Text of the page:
One of the more immediate reasons why Ronald Jones has become increasingly visible in the late ’80s is that his work is always kidding when he should be serious, and serious when he should be kidding around. Normally, qualities like these would not appeal to the art world at the height, say, of a popular movement in which certain artists had successfully courted the imaginations of a grateful public. However, Jones has chosen not to address the stylistic base of art-making so much as the way in which this range of styles is influenced by the sociopolitical dictates of its time. In short, Jones’s lightly perverse investigation has come into play at a moment when the art world is feeling its own values challenged from within, and his continuous pointing to certain gaps of meaning serve, if not as a mobile conscience, at least a reminder of art’s earlier, more ideologically challenging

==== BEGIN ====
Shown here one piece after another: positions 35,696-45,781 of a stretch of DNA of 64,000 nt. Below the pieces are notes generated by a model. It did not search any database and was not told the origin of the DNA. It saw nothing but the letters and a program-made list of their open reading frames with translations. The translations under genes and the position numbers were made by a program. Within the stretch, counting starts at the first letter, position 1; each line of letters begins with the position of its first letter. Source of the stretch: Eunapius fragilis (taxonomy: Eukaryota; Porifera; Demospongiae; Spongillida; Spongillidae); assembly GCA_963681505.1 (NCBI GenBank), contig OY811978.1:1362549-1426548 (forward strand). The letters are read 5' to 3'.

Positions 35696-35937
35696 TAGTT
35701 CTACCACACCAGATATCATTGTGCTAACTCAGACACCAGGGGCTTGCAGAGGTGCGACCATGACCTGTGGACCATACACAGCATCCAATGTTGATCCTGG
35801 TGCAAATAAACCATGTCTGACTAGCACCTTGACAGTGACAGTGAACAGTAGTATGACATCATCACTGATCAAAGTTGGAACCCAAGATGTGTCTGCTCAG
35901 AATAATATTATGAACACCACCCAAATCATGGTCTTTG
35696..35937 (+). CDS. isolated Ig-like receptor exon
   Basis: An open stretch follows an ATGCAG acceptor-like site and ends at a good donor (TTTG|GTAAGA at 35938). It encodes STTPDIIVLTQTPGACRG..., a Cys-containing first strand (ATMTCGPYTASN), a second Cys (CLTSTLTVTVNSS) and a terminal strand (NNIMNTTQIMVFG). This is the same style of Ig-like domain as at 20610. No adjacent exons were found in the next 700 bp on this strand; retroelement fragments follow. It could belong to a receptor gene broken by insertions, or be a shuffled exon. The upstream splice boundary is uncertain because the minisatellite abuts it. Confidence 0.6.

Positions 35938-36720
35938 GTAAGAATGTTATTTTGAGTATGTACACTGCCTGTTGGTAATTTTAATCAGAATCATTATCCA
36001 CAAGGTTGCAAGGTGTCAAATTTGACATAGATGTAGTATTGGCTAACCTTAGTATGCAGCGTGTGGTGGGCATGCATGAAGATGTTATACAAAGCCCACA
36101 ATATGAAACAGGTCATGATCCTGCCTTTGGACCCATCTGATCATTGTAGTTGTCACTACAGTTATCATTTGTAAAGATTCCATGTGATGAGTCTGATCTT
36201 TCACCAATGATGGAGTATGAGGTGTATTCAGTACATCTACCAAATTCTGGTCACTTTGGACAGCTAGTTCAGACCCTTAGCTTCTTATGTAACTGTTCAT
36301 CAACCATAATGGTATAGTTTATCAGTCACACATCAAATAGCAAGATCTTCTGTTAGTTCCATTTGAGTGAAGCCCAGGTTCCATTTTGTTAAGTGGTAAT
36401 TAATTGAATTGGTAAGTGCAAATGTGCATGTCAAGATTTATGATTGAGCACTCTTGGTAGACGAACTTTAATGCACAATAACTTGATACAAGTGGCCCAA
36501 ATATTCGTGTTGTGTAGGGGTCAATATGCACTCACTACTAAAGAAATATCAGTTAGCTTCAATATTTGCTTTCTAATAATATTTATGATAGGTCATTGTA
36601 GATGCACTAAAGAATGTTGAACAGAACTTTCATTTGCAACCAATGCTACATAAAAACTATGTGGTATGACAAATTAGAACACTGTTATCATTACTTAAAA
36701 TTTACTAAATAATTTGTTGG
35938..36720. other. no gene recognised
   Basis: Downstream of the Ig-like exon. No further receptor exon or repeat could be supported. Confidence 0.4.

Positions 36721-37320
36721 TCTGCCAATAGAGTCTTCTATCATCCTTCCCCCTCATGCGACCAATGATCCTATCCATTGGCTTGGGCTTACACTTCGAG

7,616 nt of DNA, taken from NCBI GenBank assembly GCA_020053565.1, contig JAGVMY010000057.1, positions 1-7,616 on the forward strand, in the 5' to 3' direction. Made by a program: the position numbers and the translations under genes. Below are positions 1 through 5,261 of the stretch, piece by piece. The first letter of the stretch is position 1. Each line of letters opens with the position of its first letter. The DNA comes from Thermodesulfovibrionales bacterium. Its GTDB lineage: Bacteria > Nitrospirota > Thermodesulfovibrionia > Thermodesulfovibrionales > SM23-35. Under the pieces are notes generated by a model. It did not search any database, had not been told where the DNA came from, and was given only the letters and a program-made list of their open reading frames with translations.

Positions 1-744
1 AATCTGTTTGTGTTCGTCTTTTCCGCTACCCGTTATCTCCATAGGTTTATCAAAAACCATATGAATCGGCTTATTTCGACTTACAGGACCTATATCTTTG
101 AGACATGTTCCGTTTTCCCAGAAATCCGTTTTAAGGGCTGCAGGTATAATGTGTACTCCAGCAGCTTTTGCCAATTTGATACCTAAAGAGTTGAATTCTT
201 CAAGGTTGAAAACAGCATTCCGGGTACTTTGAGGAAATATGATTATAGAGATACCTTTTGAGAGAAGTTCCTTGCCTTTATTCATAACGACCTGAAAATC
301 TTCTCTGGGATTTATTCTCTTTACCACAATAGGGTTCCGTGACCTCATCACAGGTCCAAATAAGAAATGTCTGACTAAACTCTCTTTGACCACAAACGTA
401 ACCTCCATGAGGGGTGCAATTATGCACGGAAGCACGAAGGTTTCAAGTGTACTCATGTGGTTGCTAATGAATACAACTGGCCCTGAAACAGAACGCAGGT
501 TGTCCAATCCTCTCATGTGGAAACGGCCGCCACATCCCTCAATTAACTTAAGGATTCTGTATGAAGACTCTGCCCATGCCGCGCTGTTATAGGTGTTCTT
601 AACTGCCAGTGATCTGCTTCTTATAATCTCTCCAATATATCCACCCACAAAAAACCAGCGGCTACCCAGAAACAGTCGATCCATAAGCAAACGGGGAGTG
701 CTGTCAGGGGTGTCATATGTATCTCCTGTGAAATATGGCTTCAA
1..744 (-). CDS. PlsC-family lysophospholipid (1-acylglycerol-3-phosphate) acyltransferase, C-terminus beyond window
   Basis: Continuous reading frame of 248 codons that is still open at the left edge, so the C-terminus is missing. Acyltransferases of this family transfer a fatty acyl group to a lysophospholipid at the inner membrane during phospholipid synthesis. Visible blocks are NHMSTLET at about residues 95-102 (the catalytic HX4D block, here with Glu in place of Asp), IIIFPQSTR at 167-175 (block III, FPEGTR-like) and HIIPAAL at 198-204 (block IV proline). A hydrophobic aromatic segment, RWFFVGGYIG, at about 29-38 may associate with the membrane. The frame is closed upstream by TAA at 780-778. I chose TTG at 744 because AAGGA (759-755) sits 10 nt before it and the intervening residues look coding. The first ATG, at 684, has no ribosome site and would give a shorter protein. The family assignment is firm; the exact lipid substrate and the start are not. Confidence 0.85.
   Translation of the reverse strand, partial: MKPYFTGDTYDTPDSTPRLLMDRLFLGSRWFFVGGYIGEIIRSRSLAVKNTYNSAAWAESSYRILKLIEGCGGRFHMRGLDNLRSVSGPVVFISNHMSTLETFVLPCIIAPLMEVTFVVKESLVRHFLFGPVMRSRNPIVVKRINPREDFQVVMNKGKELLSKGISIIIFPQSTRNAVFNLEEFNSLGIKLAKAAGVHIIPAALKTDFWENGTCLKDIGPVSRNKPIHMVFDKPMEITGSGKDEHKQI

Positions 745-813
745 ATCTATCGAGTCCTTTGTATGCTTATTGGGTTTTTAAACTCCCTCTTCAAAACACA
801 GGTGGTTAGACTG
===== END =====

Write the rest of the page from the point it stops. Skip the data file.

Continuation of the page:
The key historical point of departure for Jones’ work is the evolution of abstract art during the past seventy-five years, and more generally, the ‘purity’ with which all stylistic movements come to be identified by the generations hat immediately follow. A fairly easy illustration would be the Russian Suprematists, who were almost certainly influenced more by the general spirit of social change than by any specified need to promote an evolutionary framework for painting. A less clear case in point is that of certain American Minimalists, in whose work one an sometimes pick out an underlying indictment of American policy in Vietnam and on the Civil Rights issue.